As the Cancun talks move into their second week, rumours of a new secret text based on the Copenhagen Accord appear to have been misinformed (so far anyway). Hopefully the Mexican hosts – having heard the reactions of NGOs and other countries to the rumours of a repeat of Copenhagen – will ensure a transparent and open process throughout the negotiations.

New drafts of the main negotiating texts have now been produced by the official working groups. But the texts remain far from consensual, and a fair and scientifically based agreement still seems a distant hope.

The crux of a fair agreement is a cap on the aggregate emissions of the rich developed countries – whose past emissions are the main cause of the growing climate crisis. An agreement on a second commitment period under the Kyoto Protocol remains the only means to

deliver such a cap.

Even that may not be enough if the loopholes in the Protocol are allowed to remain, or even grow, allowing real action to cut emissions to be reduced in favour of dodgy carbon market offsets, or overestimated carbon sinks in land-use and forestry.

But the alternative to the Protocol is the pledge-based approach of the Copenhagen Accord, and a far lower baseline of emissions reductions than the planet needs. The main obstacle to the continuation of the Kyoto regime has been the refusal of the US and more recently Japan to support a second commitment period if major developing countries do not face binding emissions controls too.

Supporters of the Accord are indulging in modern day double-speak – describing the Accord approach with the wonderful term ‘a balanced agreement’. They are trying to give the impression that the Protocol is unbalanced because it doesn’t include binding commitments on countries like China.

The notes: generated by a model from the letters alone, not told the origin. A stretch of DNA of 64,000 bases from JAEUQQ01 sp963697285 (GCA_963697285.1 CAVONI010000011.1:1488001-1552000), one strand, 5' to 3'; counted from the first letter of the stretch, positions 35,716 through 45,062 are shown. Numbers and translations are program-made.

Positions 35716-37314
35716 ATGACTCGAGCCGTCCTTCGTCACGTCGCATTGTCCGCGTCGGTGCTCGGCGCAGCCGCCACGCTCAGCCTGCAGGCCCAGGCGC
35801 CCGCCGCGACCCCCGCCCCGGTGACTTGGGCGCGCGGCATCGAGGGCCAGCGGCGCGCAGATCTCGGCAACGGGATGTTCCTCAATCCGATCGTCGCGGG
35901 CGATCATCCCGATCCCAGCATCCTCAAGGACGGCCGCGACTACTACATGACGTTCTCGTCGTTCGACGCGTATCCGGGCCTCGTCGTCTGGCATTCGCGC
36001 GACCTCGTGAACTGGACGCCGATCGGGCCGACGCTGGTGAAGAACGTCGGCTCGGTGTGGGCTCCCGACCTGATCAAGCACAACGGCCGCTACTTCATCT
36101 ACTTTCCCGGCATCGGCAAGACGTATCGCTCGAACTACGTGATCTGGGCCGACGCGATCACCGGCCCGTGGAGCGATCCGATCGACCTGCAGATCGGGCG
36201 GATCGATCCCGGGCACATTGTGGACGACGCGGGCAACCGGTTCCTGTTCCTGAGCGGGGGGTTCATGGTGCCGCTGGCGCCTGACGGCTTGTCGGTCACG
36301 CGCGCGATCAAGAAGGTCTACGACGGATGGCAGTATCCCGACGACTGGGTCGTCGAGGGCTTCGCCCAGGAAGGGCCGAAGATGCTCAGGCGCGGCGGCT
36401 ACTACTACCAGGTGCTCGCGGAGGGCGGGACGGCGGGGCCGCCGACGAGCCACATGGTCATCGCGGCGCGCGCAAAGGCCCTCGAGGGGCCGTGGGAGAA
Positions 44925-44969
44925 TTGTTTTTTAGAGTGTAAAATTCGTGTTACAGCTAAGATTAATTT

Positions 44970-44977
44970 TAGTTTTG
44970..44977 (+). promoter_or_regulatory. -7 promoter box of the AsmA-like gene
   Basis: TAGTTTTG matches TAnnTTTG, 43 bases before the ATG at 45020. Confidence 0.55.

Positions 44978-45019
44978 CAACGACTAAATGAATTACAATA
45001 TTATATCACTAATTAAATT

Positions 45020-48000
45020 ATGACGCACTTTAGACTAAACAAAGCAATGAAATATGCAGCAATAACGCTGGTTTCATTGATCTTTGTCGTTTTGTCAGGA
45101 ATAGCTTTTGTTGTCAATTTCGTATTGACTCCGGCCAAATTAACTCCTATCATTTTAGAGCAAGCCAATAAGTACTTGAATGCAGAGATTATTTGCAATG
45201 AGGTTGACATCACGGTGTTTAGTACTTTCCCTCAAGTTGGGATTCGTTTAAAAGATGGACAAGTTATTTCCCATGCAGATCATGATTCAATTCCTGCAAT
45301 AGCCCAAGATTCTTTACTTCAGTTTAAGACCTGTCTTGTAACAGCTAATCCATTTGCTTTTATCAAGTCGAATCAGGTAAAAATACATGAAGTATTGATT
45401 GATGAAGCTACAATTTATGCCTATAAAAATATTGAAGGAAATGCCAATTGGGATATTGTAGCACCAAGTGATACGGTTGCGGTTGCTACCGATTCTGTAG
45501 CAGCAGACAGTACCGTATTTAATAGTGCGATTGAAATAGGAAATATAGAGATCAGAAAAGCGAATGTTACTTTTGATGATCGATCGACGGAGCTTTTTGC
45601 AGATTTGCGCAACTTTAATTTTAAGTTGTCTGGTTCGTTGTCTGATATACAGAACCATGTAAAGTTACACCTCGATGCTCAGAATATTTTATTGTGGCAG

This is completely false. It remains the case that a fair agreement would see the rich world cutting first, and funding additional mitigation in developing countries. But intriguingly China has hinted today that it might accept a binding target, potentially putting the US under pressure to stop blocking the Protocol track, or at least to accept a formal COP (Conference of the Parties) decision moving towards a second commitment period.

But the supporters of the Accord have also upped the ante, with claims that more countries are set to come on board, and that some supporters are poised to increase their commitments. Given the year of internal disagreement in the EU on whether to raise our unilateral commitment, and the US failure to progress domestic climate legislation it seems unlikely that such new pledges might come from either of those quarters. So it’s unclear how significant this can be.

Within the new texts, markets are sadly showing up more and more often. More markets means more big offset loopholes. Markets cannot deliver reliable finance flows for cutting emissions and

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supporting adapation in developing countries. They lock in high-carbon economies in rich countries and the excessive materialism and consumption that fuelled climate change in the first place.

Most developing countries are aware of the carbon market con trick but few are openly resisting their expansion here in Cancun. That’s because the rich countries wield tremendous power and financial influence, and as the recent climate Wikileaks showed, they aren’t shy about using it to bully poorer ones. This is the main reason why climate funding should be managed within the UN process, rather than passed to the World Bank – dominated as it is by the same rich countries.

The UN negotiating process, which is transparent and democratic, is also supposed to counterbalance these unequal power dynamics. However, in Cancun, a “green room” process in which negotiators and ministers are selectively invited to provide input is apparently being used.

So Friends of the Earth campaigners are working to support the UN process and hold the presidency and chairs accountable to it.

They are also engaging in technical discussions over NGO participation and access to the negotiations aiming to ensure that NGOs can continue to engage and support the poorer countries which can only field small delegations. The draft resolution in this area includes some very positive language, such as reference to “the need to take into account best practices from other processes within the United Nations system” which is code for learning from the Aarhus convention on public participation.

Of course such a small victory would be no recompense for a poor agreement. But without it, the risks grow that rich country bullying will dominate outcomes here and at future meetings.